What's Going On in Bolivia?

As I told you in one of my last articles about the situation in Chile, Latin America is right now in a very volatile status with a lot of issues gaining attention and protest going afloat. One of the latest countries that brought up attention was Bolivia and hence you might have seen it lately in the tabloids and social media, but if you haven’t or you have no idea on why are people posting about it, just keep reading! 


Picture this: you are watching how the votes are turning out in each state in the next presidential elections and just as the votes are two thirds through, it is going really tight between the two main candidates that they are about to say that it is necessary to do a second round of elections because it is impossible to decide a winner, and all the sudden all, the media channels where you can find out about the elections shut down. And then, for the next 24 hours, you cannot possibly find out anything about the elections in any media; until, out of the nothing, they announce a winner and they don’t need a second round. Wouldn’t you be super suspicious about it? 

Well, that is exactly what happened in Bolivia in their October 20 Presidential elections in which Evo Morales —Bolivia’s president for the last 14 years and their first indigenous president— turned out to be the “winner” despite this abnormal election process while he was also seeking a fourth term after a controversial move by the constitutional court to scrap presidential term limits.

Under Bolivian election laws, a presidential candidate needs to win 50 percent of the vote — or 40 percent with a 10-point lead over the runner-up — to prevent the race going to a second-round runoff. But logically, there was a big debate over whether Morales ever reached that threshold.

Bolivians and international observers became suspicious when election officials suddenly stopped announcing results for about 24 hours without an explanation. When final results were announced, Morales — who was leading by less than 10 points in early returns — had won with just over the 10-point margin needed to avoid a runoff against his closest rival, former President Carlos Mesa.

Mesa and other opposition politicians quickly accused the government of fraud, and thousands of Bolivians went to the streets for weeks to protests against him tampering their democracy. Meanwhile, Morales denied all the allegations and declared himself the president. 

Protests kept going for weeks with repression from the military until Sunday, November 10, when monitors from the Organization of American States published their report into the election. It was that found there had been “clear manipulation,” and called for the results to be annulled, and the vote held over again under the watch of a new electoral commission. Morales accepted the findings saying new elections would be held; but the damage was already done and the fact that it was proven that democracy was violated so he could be another term in the presidency by tampering Bolivians’ democracy could not be ignored. Later that day, Gen. Williams Kaliman, commander of Bolivia’s armed forces, and national police chief Vladimir Calderón both called for his resignation in the name of restoring order, and urged protesters to call off their uprising.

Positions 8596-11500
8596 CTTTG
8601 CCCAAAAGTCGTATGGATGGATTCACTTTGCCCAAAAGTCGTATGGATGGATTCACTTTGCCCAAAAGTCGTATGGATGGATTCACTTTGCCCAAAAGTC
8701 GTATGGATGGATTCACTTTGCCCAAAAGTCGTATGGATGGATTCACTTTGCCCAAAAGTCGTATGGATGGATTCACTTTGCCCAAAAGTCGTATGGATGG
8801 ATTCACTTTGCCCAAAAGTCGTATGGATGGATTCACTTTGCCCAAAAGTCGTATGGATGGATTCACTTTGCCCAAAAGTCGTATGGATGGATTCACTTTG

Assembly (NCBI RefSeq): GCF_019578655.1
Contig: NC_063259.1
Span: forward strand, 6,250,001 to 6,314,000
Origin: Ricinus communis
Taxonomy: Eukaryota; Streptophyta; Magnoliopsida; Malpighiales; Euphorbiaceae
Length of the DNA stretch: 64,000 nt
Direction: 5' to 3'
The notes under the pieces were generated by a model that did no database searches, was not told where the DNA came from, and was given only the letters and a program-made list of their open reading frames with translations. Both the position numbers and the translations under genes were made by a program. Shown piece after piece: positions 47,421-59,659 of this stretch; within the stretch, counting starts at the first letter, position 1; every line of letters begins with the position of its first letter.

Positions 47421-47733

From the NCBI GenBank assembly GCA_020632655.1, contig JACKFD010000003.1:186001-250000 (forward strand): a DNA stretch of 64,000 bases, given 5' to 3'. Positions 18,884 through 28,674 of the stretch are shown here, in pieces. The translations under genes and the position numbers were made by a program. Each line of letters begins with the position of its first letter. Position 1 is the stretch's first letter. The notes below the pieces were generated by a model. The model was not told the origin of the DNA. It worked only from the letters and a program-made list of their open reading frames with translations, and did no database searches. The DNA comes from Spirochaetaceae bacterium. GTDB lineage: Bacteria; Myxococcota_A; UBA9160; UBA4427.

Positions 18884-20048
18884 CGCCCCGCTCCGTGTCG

Image of the protests in Chile Photo by Jorge Fernández Salas on Unsplash

As a result of all of this, Morales resigned in a televised address and sought asylum in Mexico. This sparked a lot of joy in a lot of Bolivians who came out to the streets to celebrate. However, just as the initial elections were very divided, a little over half of the population wanted Morales out of power, whereas the other significant almost-half of the population wanted him to stay in the presidency. Therefore, just after the joy of one group was starting to ignite, the other group started to protest the resignation of Morales and called it a “coup d’état.” Summing up the against-Morales and the pro-Morales protests, 23 people have been killed during the political unrest, according to the Inter-American Commission on Human Rights.

After Morales’  resignation, the leadership gap in Bolivia needed to be filled, especially in such tense times. Therefore, as the deputy Senate leader, Jeanine Áñez took temporary control of the body last Tuesday after Bolivia's vice-president and the leaders of the senate and lower house resigned, which put her next in line for the presidency under the constitution. The appointment of Áñez, an opposition senator, as the interim leader has been endorsed by Bolivia's Constitutional Court and recognized by the US and the European Union. In addition, she has said she wants to hold elections as soon as possible, denying that took place against Morales. 

Overall, Morales was a really transcendent politician in Latin America. He passed from being a coca farmer to being the president (yes, coca — it's the plant they use to make both Coca-Cola and cocaine, and Bolivia plants a lot of it). He was the first indigenous president in Bolivia and the second in the region. Sadly, this fact and his equality efforts have disguised the corruption cases he has been part of like the Fondo Indígena, his really close ties with extreme-left governments like Cuba and Venezuela which have been internationally recognized for their human rights violations and corruption cases, or the fact that he wanted to change the constitution to have indeterminate re-election —a synonym of dictatorship and a huge red flag. 

The fall of Morales brings a lot of hope to Latin America. It shows how in one of the countries of our region who have also been infected by violations to democracy by corrupted leaders, the voice of millions of repressed protesters can bring a change. I am hopeful.

Flag of Bolivia in the desert Photo by Milos Hajder on Unsplash